Helping out is a massive suite of accessibility options that will try to make your Horizon Call of the Mountain a pleasant one. There’s an option for almost everything, from controls to gestures and even eye tracking, you’ll need to dig deep to find a profile that suits you the best.
For a VR newbie like me, this was something that was intimidating to do due to the lack of knowledge of which settings worked best, but I was very appreciative of the number of sliders to tinker with and the idea that I could improve my experience by turning some things on or off.
What we liked:
- Impressive use of PS VR2
- Visual fidelity is sublime
- Solid platforming mechanics
What we didn’t like:
- Combat is not a big part of the game
- There are a LOT of climbing sequences
- Aiming with the bow can take a bit of getting used to
Verdict: Wait for it…
Horizon Call of the Mountain sets out to do something and does it well. It’s a game that showcases the capabilities of the PS VR2 to great effect, possibly giving players a reason to take a chance at the new hardware.
The scenery in the game is absolutely breathtaking, and when paired with the OLED display of the VR2, is really something that needs to be seen to be fully appreciated. That said, Horizon Call of the Mountain has climbing/platforming sequences that make up a huge chunk of the game, leaving little for others like actual combat and exploration, which makes the overall package a bit monotonous and repetitive.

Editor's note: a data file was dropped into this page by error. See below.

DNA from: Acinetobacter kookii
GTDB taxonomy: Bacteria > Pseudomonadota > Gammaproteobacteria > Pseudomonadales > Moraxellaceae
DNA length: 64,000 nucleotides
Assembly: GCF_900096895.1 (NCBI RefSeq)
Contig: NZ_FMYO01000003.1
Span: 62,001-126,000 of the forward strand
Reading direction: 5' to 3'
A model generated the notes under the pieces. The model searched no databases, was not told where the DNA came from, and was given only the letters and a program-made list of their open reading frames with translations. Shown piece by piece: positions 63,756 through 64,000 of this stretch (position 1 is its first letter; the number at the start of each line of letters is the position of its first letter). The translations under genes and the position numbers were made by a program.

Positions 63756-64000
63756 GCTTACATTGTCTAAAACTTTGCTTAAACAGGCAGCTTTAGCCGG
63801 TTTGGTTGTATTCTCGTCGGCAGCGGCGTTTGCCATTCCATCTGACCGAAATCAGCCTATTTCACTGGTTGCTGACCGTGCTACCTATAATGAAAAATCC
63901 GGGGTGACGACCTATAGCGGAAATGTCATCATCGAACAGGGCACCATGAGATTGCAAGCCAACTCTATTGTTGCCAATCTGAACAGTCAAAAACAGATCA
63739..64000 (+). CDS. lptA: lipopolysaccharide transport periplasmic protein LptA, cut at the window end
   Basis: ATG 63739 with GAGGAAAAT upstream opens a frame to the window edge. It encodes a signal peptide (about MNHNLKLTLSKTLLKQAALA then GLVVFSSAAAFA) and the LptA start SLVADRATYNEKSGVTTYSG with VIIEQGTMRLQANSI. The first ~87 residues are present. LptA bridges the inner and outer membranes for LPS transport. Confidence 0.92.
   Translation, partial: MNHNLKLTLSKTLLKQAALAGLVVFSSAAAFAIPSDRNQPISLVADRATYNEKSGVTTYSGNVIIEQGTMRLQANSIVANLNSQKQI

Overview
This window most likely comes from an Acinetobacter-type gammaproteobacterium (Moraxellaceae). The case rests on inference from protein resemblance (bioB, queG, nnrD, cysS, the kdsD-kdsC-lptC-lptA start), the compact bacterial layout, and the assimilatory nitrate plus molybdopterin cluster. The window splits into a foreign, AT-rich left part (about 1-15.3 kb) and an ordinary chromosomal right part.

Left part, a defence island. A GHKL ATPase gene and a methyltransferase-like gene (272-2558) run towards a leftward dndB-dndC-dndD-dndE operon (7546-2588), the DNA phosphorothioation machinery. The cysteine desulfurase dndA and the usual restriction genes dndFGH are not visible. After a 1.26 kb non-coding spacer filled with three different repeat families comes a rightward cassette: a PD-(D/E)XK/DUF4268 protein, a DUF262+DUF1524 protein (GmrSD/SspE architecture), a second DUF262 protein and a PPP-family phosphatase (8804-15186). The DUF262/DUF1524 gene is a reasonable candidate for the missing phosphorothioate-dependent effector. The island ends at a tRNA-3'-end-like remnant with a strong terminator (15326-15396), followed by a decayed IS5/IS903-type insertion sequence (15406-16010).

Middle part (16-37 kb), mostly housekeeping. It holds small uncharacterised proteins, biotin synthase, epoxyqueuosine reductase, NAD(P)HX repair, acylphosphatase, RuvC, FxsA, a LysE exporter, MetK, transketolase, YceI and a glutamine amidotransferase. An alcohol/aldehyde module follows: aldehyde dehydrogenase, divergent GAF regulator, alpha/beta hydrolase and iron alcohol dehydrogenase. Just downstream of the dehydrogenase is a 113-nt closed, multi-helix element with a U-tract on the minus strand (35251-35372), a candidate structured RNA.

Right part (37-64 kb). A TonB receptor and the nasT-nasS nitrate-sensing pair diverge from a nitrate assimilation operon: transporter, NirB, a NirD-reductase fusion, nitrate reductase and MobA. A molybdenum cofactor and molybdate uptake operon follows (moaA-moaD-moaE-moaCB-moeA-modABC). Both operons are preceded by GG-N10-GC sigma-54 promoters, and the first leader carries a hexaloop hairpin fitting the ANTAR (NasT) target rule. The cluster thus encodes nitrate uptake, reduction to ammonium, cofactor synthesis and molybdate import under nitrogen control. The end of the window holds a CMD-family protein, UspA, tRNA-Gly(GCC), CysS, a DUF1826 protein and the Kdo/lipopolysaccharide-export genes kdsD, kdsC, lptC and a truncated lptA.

To call it a climbing simulator could be a fair assessment, but it’s hard to deny the game of what it really is, which is a spectacular showcase of the new hardware from Sony. Is it the killer app for the PS VR2? Arguably, I’d say it isn’t, but I cannot deny how Horizon Call of the Mountain has made me look forward to what’s next on the VR front.
Horizon Call of the Mountain was reviewed on a PS VR2 with a review code provided by the publisher.